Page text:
• Niklas Kääb

One Day in: Stockholm - Hiking the Tyresta National Park

Updated: Nov 15

If you had ever planned to visit the Baltic with it’s beautiful, and culture-rich cities two of them probably made the top of your list. The Swedish capital Stockholm and its Finish equivalent Helsinki. Both have already much to offer in terms of holiday activities. Be it a visit to Stockholm’s Vasa Museum or a concert in the “Rock Church” of Helsinki. Both cities are, despite their geographic separation, very well connected by multiple daily ferry services. You can fly of course (it takes about an hour) but that would mean you’d miss out on the scenic ferry route through Stockholm’s archipelago. And from this ferry route, we come over to what is absolutely a must no matter which of the cities you finally visit: Take at least one a day out of the buzzing urban life and go to visit Scandinavia’s incredible nature. Interestingly enough, both cities offer a kind of similar option for this. In Sweden, it’s Tyresta National Park, and in Helsinki, it is Nuuksio National Park. Both are about forty minutes by car from the centre of the cities. For now, I will Talk about Tyresta, since I found it to be the more spectacular of the two but I might revisit Nuuksio at a later time.


I discovered the hike through Tyresta while working on a cruise ship, that docked every week in Stockholm and immediately fell in love. I had been working in northern Sweden for two years before joining the cruise ship, and during all the time in countries all around the world, I had almost forgotten why I fell in love with Sweden in the first place. But upon taking the first steps into the Tyresta National Park a feeling hit me, like coming home after a long absence. And this feeling alone will always make this tour special for me. ----------------------------------------------------------------------------------------

You can download the GPS Track here

---------------------------------------------------------------------------------------- Sweden’s Tyresta is the much more rural of the two. The only thing that is really on offer here is the stunning nature, best explored by hikes. Contrary to the usual Swedish openness towards camping and campfires, in Tyresta it is only permitted in select marked areas, that come equipped with a small shelter and a fireplace. Three beautiful lakes are spread out through the national park and offer an excellent opportunity for swimming if the weather permits it. The most interesting of the lakes for sure is the “Stensjön” which translates to “Stony Pond” It not the pond, but more its shores which give the name, a large part of the beaches are made out of giant granite slabs, only sparsely covered with pines, their roots clinging desperately to each and every crack of the rock.


Those same granite slabs you need to traverse even to get there, making the hike a rather spectacular one. Also, even if in the hilly terrain your view never carries far, and the landscape is somewhat similar, no matter where you go, it is still rather spectacular and a few hours are not enough to grow sick of it. What a landscape it is. You walk over naked granite slabs the size of cathedrals, through dense untouched forests, and now and then a long footbridge built out of simple logs will carry you over swampy terrain. The way is always well marked but seems to be in sparse use, as in some parts the trees and bushes on each side grow so close together you feel like walking through a tunnel. Various other things are of interest to the ordinary hiker here. Right at the start you have the chance to visit a small farm, the appears straight out of a book by Astrid Lindgren, and a small and very simplistic information centre provides some background to nature.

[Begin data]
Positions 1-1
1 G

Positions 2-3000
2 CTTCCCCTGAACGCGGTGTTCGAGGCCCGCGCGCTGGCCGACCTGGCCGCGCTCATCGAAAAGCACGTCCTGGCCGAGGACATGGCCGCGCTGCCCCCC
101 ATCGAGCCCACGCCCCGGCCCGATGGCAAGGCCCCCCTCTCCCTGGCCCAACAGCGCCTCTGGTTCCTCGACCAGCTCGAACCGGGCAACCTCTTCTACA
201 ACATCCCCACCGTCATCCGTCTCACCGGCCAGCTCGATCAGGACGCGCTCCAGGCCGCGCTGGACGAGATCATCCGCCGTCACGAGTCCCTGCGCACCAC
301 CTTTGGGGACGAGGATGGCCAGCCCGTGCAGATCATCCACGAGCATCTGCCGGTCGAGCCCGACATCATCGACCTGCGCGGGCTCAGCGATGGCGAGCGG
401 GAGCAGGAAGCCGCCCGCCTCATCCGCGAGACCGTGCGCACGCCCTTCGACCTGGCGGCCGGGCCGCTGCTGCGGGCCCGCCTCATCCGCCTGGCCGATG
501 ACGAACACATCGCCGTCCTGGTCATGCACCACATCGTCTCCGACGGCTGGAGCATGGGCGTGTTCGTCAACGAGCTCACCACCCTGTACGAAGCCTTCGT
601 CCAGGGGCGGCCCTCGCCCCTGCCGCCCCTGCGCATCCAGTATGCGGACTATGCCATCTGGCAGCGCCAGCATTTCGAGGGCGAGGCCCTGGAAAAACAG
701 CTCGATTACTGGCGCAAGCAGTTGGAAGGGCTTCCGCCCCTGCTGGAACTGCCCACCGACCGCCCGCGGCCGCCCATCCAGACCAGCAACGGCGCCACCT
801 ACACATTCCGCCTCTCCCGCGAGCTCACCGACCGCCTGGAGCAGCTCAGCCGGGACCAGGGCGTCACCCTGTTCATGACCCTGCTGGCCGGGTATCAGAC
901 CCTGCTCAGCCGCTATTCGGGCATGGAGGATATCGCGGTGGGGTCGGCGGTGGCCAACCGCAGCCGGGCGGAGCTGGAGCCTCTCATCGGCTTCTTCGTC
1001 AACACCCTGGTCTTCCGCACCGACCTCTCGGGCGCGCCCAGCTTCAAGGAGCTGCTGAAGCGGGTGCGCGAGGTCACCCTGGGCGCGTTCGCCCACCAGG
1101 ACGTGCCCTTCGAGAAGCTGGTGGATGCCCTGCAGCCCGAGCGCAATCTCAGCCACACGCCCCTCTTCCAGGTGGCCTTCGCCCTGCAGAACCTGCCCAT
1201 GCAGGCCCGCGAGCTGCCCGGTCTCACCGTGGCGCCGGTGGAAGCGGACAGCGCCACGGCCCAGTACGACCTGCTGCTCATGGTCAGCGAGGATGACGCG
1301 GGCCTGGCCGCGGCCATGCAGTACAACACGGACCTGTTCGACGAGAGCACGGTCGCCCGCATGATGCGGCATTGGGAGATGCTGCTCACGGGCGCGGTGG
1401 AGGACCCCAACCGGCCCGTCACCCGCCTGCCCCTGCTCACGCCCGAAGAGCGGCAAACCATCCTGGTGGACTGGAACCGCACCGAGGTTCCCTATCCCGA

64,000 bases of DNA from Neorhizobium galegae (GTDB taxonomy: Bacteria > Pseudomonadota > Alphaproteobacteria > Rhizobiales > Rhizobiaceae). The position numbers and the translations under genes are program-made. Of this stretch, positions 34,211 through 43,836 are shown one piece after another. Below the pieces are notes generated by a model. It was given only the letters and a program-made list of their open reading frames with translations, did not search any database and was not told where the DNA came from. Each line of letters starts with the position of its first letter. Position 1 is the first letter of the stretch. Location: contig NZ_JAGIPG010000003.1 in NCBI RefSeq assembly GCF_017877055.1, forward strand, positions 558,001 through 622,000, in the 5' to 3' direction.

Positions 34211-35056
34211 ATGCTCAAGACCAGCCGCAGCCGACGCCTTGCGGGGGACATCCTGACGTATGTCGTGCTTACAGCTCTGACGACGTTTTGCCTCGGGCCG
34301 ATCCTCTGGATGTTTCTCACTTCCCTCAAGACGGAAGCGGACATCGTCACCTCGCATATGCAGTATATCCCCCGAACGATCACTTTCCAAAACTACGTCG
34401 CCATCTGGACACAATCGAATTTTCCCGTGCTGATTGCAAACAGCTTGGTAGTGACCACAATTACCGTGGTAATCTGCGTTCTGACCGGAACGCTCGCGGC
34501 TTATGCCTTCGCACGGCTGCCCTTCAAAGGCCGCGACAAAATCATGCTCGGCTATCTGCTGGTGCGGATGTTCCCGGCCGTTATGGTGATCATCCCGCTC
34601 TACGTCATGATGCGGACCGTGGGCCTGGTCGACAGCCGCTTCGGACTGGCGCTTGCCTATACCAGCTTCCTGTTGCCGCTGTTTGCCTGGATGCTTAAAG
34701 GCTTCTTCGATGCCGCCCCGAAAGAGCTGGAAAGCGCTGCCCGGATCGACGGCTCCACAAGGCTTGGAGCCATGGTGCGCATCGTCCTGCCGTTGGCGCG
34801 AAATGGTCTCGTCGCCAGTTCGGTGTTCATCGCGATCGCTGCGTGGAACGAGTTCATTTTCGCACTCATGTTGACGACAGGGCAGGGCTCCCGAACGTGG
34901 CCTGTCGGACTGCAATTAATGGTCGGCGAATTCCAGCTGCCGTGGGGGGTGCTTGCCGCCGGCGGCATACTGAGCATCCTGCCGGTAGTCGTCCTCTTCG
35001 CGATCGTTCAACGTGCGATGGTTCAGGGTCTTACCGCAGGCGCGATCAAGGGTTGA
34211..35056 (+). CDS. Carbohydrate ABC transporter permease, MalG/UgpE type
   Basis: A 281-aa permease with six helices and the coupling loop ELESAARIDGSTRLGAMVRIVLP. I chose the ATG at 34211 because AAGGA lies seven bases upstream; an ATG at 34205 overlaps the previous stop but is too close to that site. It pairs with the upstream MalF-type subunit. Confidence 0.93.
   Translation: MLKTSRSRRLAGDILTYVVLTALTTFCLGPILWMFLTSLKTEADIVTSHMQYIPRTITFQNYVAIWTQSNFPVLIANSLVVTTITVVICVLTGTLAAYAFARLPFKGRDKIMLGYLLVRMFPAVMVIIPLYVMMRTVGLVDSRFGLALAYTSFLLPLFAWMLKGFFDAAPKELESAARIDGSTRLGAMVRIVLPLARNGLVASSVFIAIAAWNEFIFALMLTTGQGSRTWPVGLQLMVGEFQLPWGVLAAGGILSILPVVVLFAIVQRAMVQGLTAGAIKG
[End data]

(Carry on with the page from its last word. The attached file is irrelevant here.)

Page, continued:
The Nature in Tyresta is, by the account of the information centre, one of the marvels of Sweden. It is only possible because, after the, geologically speaking, relatively recent last ice age nature did not have enough time to break down the giant stones in smaller, more manageable parts. What we see today in Tyresta will be gone without a trace in only a few ten thousands of years as the soil will slowly accumulate over the stones and leave behind only some green hills with a few lakes in-between. The Landscape of Tyresta is not unusual for Sweden, but this close to the city of Stockholm; it is unique. Actually, if you wanted to find something similar, you would actually have to travel to the Fjäll-Region, close to the Norwegian border. However, such a trip is more a holiday on its own and not a one-day activity from the comfort of your hotel or cruise ship. Getting around is dependent on your physical fitness. The many small hills sum up to plenty of ascent and descent, as well as hiking on the naked granite is not the most comfortable of things. Not only because the ground is, in the most literal meaning of the word, rock hard but also because on sunny days the stones will get quite warm and that heat radiating back at you, combined with what little shade is available, mounts a challenge on its own. The wooden footbridges over the swamps are narrow, without guardrails and not to well maintained. Some are very wobbly; others are missing parts of their planks, forcing you to balance carefully over the intact portions. It was precisely on one of the wobbly ones that I discovered another danger I would have never guessed, not with all my years in the Swedish wilderness, emanating from the wood: A swarm of wasps had built their nest beneath one of the planks. And of course, all the movement of the planks caused by me walking over them had stirred up the wasps! As you can imagine, I crossed the rest of the bridge rather quickly, despite my concern for its stability. However, all in all, it is a stunning hike through the wilderness and something not to be missed out.

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